What makes someone a writer? When do you have the right to call yourself one? When you’re published? When you finally finish the manuscript? When you get paid for something you’ve written? When someone else writes about your writing, i.e. a review? When Amazon says so? When Goodreads says so?
Being a writer is not the same as being an author. And it is not like other callings. You know when you are a teacher or a carpenter or a nurse or a car salesmen. There is no doubt. But writer? No one offers you a golden ticket certifying your license to write. No one anoints you with a special seal.
So when can you call yourself a writer?
There is plenty on the internet—cutesy stuff—about being a writer: You’re a writer when you are a “word hoarder” or you’d rather write something then say it or you simply like to read. These are key ingredients, in my estimation, that lead to the definition of a writer.
But who am I to be the keeper of the definition? (Read: Screw The Rules)
Still, writers can be a neurotic bunch, needing affirmation, needing to know, yes, I am a writer and not just someone who puts words on paper.
So, in that spirit, what makes a writer? Here’s what I think.
There are three simple things. This is not a definition; this is an artistic mantra.
FIRST: You don’t need permission. Just start writing. Be what it is you want to be.
SECOND: Dedicate yourself to a project—a short story, a book, a play, a poem—draft and redraft, edit and edit again, and then finish it.
THIRD: Share it. It doesn’t matter how. Let others read it, hear it out loud, post in a blog. Get it out there.
It is not about being traditionally published. It is a not about other writers accepting or applauding what you do. It is not about payment. It is about thinking, doing, and sharing. That’s it.
This may seem overly simple but in reality, it is not. Just getting started can be most difficult. Keeping at it can be even harder. Finishing is always tough. How many people say, “I have this idea, but…” or “I’m writing a book and I just can’t find the time to finish it…” or “I’m stuck and don’t know how to keep going…” or “I’ve written this poem but I don’t want to show it to anyone.” There are hundreds of excuses not to be a writer.
Writing is hard work. If someone developed a pie chart with percentages of the elements that make up a writer, hard work would be 90% and that work would include frustration and doubt. The rest, the 10%, would combine truth, imagination, and word skill, all coming together at 100% in dedication to the art form.
So, what makes someone a writer?
Begin. Dedicate. Share.
4 thoughts on “Are You a Writer?”
You’re right on, brother Berner.
I think we both recoil from overdeveloped creative pretension. When I hear someone refer to himself as an “author,” I know without looking that the dust jacket photo will show him in the requisite contemplative pose, reeking of tweediness, briar pipe cocked and ready. I suppose if you can’t actually be a writer, you can effect the Central Casting look, eh? In my own case, I have a hard time ever referring to myself as an “artist,” even though in the broad sense it’s accurate in that it covers both my painting and drawing; I simply wince at appearing to puff myself up in a self-serving way.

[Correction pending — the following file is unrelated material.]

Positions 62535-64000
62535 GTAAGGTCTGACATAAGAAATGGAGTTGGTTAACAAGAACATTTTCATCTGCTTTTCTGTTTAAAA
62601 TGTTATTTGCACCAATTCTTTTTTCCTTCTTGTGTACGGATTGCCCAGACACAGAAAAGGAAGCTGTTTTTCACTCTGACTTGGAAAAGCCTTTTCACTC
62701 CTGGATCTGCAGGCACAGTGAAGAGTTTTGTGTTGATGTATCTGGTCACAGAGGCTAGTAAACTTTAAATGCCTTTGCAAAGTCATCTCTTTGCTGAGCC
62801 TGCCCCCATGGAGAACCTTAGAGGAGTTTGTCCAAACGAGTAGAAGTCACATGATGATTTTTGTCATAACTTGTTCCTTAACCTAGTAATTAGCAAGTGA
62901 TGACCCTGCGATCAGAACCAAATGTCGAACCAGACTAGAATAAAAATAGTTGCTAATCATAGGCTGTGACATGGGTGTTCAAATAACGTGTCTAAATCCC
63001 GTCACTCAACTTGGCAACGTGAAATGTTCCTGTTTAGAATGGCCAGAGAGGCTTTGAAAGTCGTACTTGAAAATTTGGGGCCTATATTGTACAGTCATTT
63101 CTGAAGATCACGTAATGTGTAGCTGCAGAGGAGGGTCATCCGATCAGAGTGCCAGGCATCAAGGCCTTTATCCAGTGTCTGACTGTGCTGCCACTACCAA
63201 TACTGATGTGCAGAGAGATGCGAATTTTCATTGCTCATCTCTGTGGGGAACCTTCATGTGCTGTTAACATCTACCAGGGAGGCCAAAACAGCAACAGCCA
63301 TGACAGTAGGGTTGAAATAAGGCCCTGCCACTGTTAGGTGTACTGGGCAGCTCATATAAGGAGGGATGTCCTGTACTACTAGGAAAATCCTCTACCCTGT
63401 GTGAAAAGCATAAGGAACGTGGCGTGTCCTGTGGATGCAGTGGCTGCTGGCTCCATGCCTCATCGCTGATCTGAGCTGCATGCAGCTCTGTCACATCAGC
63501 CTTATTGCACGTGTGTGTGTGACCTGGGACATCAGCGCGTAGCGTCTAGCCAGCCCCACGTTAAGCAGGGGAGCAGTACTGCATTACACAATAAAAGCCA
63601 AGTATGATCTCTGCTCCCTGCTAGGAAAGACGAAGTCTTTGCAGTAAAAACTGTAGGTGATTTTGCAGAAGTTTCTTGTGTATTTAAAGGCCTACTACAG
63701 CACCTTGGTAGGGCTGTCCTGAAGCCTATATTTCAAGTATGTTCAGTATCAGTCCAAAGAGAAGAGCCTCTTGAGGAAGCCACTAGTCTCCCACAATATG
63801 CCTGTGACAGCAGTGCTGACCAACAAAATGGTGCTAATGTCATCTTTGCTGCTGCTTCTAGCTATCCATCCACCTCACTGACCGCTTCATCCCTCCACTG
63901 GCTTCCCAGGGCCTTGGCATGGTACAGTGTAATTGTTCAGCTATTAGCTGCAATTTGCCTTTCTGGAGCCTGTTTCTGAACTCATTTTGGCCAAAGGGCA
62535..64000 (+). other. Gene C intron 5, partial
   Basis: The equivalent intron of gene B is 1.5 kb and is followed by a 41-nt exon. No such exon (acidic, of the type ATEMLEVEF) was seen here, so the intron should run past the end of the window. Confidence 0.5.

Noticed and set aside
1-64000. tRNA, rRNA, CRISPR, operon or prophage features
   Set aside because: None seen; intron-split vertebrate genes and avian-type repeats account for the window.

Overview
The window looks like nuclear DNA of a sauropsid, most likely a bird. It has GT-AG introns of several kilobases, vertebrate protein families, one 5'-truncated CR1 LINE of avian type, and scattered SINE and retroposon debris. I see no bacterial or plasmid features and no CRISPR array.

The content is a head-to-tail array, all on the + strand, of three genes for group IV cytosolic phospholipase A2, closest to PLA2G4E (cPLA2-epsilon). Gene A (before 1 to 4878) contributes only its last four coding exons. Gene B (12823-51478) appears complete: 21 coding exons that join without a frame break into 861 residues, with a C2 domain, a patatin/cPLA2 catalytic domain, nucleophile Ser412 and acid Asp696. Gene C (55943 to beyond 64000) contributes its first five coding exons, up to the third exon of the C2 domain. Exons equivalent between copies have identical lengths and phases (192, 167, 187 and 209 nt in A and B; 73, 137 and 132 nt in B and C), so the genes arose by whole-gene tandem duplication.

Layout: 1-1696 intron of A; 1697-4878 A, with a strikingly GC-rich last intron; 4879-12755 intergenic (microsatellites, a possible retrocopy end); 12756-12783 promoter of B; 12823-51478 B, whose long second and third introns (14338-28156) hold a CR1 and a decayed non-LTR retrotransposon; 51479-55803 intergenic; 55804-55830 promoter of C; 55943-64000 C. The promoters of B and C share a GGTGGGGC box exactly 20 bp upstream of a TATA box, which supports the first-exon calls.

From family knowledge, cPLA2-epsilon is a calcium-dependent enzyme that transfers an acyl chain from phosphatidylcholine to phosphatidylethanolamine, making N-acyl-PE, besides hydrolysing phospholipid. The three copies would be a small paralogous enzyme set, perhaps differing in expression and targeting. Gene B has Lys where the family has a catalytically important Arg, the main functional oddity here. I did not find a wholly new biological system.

Over the years, before I began making visual art, I wrote. I have quite a little trove — a non-fiction book, a novel, scripts for the screen, the stage and the radio. None has seen the light of day beyond a few relatives and the arbiters of taste who foolishly rejected them. Yet, I feel an abiding satisfaction in every one. No one can take away the fact that I created them, that I put in (as you correctly point out) all the blood, sweat and tears that come with the territory. At times it’s difficult to see beyond the struggle. There isn’t one piece of art I’ve ever done that I haven’t been sorely tempted to abandon. But a bit of creative faith and, above all, perseverance — that makes the artist, the writer.
So, yes, allow your creative juices to flow. Take a chance with an idea. Get it down on paper or a piece of canvas and stay with it. The rest of the world may pay little heed, but I guarantee you will be left with a deep, quiet sense of satisfaction that’s irreplaceable.
Beautifully said, my friend.
I, too, am not fond of the author title. I’m changing my Facebook writer page to reflect that. It just feels showy, even pompous. Yes, I am still labeled an author, called out at events and readings, and I don’t cower from it, but I would prefer it differently.
And Nick, consider sharing that writing of yours. As you know, the creative process is also about sharing, getting work out there. You already share your wonderful visual creations. I have one hanging in my shed. I am honored to have it, your portrait of Albert Camus, cigarette dangling in his uniquely existential way. Not an author. He was a writer and much more.
Thank you David for that explanation. Enjoyed. Only a few days ago I commented to a friend that I want to be an author. But after reading your piece, I do believe, I am a writer. And that is what matters more to me. Just plain writing.
Amy, I am thrilled. This is wonderful. Writing is about your offerings to the world. There is no right and wrong. Forget that. A few days ago, a Twitter writer friend of mine posted this… “the *making* of art belongs to the artist. No one gets to tell you what’s right or wrong or how to do it. That journey is yours.” That says it all.